Course Hero. "The Devil in the White City Study Guide." Course Hero. 17 May 2017. Web. 18 July 2018. <https://www.coursehero.com/lit/The-Devil-in-the-White-City/>.
Course Hero. (2017, May 17). The Devil in the White City Study Guide. In Course Hero. Retrieved July 18, 2018, from https://www.coursehero.com/lit/The-Devil-in-the-White-City/
(Course Hero, 2017)
Course Hero. "The Devil in the White City Study Guide." May 17, 2017. Accessed July 18, 2018. https://www.coursehero.com/lit/The-Devil-in-the-White-City/.
Course Hero, "The Devil in the White City Study Guide," May 17, 2017, accessed July 18, 2018, https://www.coursehero.com/lit/The-Devil-in-the-White-City/.
When Daniel Burnham is introduced, he is near the end of his life. He is sailing to Europe with his wife, Margaret, on the R.M.S. Olympic while his friend, Frank Millet, sails in the opposite direction. When Burnham tries to send a message to his friend, he learns Millet's ship has been in an accident. Millet is one of the few people left from the original group who, under Burnham's direction, built the Chicago World's Fair in 1893. The World's Fair, which became known as the White City, is never far from Burnham's mind in the years that follow. The fair's builders ran into every conceivable obstacle during its construction, and numerous workers were injured, some gravely. Overshadowing all else, a serial killer used the fair to hunt prey. As time passed, the killer became the devil he claimed to be.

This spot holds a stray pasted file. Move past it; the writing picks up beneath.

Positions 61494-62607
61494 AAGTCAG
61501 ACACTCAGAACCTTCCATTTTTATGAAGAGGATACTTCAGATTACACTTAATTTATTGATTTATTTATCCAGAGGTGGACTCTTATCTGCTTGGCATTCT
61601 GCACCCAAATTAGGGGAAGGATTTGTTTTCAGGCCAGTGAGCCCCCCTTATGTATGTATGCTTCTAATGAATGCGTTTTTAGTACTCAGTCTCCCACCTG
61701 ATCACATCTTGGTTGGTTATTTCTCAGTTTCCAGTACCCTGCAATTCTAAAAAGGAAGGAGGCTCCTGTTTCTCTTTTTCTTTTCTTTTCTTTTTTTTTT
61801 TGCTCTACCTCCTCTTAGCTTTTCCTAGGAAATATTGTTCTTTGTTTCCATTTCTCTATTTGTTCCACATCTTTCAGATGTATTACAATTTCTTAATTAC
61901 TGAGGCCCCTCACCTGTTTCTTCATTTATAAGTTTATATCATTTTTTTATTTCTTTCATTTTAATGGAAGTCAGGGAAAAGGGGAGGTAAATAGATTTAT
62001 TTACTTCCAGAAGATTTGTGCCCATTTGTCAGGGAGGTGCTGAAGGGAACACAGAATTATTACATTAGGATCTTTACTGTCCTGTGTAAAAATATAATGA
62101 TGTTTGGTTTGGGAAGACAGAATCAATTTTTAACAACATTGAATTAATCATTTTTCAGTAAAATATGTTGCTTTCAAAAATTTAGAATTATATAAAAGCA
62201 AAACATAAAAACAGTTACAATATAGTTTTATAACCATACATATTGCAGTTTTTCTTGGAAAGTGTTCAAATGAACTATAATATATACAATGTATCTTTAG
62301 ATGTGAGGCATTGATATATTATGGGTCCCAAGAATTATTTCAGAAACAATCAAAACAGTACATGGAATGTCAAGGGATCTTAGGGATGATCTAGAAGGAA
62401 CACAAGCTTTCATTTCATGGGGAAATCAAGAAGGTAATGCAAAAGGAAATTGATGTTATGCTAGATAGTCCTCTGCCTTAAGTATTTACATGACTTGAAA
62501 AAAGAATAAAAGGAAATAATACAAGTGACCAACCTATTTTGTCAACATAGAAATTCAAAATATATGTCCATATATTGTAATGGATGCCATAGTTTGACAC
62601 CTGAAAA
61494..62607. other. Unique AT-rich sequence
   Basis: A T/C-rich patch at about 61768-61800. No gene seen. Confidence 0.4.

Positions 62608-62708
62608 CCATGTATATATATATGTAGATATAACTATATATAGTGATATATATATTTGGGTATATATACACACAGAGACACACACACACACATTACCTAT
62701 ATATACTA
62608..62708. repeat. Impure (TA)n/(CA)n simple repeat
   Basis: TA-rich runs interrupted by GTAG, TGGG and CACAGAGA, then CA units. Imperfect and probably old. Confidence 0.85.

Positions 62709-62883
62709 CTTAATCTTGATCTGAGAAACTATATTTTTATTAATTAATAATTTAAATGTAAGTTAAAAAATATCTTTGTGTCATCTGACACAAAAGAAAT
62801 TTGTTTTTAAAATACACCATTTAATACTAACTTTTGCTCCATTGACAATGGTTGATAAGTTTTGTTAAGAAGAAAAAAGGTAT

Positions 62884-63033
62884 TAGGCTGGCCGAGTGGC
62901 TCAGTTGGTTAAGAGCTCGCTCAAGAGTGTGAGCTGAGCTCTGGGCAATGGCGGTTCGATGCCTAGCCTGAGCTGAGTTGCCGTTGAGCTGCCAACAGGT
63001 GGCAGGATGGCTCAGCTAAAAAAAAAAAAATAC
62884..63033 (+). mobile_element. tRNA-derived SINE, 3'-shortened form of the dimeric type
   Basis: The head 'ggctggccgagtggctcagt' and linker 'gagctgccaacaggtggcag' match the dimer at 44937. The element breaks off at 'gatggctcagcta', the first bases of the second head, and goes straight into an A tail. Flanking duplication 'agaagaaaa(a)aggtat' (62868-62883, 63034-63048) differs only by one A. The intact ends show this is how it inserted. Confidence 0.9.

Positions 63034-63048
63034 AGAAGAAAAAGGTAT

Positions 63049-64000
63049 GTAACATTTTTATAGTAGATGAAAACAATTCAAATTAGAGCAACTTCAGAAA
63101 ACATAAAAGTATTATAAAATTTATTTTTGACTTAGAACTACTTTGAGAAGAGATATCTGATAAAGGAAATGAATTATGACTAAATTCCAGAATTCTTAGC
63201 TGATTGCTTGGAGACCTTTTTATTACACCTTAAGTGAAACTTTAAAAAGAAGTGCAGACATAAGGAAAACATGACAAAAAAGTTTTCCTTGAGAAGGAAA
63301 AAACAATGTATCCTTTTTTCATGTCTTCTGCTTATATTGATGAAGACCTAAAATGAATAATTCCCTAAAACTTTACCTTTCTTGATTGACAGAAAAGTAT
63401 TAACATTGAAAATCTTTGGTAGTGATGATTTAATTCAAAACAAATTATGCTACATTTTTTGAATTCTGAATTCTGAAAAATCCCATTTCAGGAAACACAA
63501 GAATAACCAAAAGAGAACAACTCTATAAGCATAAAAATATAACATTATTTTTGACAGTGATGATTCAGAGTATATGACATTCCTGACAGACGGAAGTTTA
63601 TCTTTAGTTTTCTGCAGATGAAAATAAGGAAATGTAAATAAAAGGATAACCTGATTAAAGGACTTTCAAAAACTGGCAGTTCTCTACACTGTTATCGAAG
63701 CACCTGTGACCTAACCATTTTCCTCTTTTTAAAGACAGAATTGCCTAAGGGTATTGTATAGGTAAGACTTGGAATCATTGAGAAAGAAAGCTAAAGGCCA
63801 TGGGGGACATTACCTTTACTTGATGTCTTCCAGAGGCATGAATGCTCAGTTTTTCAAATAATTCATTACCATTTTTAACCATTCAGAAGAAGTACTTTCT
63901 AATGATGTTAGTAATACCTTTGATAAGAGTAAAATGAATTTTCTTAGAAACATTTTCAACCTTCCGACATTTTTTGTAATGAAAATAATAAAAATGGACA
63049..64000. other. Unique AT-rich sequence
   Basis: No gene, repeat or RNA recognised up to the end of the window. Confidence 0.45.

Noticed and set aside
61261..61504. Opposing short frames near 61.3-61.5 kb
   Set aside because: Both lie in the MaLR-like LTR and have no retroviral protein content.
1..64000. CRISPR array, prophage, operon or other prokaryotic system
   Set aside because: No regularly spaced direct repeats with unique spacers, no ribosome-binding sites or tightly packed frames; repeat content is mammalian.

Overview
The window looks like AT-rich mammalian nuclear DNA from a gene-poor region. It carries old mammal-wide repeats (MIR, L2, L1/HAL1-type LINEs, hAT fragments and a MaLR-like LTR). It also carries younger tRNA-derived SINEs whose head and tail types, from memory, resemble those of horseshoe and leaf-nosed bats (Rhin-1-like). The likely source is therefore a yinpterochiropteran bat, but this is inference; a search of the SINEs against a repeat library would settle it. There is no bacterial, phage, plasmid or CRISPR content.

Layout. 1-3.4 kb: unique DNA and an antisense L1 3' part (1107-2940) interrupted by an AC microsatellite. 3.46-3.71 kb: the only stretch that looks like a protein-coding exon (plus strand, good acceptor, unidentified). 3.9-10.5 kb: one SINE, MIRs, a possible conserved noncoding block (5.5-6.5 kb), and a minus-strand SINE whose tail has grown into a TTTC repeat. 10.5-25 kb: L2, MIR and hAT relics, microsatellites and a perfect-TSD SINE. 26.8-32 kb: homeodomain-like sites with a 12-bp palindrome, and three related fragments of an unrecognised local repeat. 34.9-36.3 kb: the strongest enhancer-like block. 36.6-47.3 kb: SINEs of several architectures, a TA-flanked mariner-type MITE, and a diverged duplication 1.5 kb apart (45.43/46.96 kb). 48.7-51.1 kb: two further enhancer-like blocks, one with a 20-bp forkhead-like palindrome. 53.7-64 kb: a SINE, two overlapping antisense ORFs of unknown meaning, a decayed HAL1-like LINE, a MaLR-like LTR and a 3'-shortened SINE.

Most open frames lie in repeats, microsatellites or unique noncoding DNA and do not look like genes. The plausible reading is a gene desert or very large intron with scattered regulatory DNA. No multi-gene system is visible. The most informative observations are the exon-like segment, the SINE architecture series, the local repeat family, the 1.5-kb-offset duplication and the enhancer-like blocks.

The narrator introduces his first protagonist, Daniel Burnham, in the last months of Burnham's life to emphasize the importance of his crowning achievement, the Chicago World's Fair. Burnham gained fame for many projects, but the Chicago World's Fair was his greatest challenge. Larson is speculating about what Burnham is thinking almost 20 years after the fair, and this is one of many instances in which he takes some liberties with the facts; he is not writing a piece of conventional journalism. The narrator also obliquely mentions the other main protagonist, the devil of the book title, who passed into legend along with the fair. Thus Larson links the two plot threads in Burnham's mind to set up his dual story. He uses the literary technique of flashback to bookend his story with a prologue and epilogue.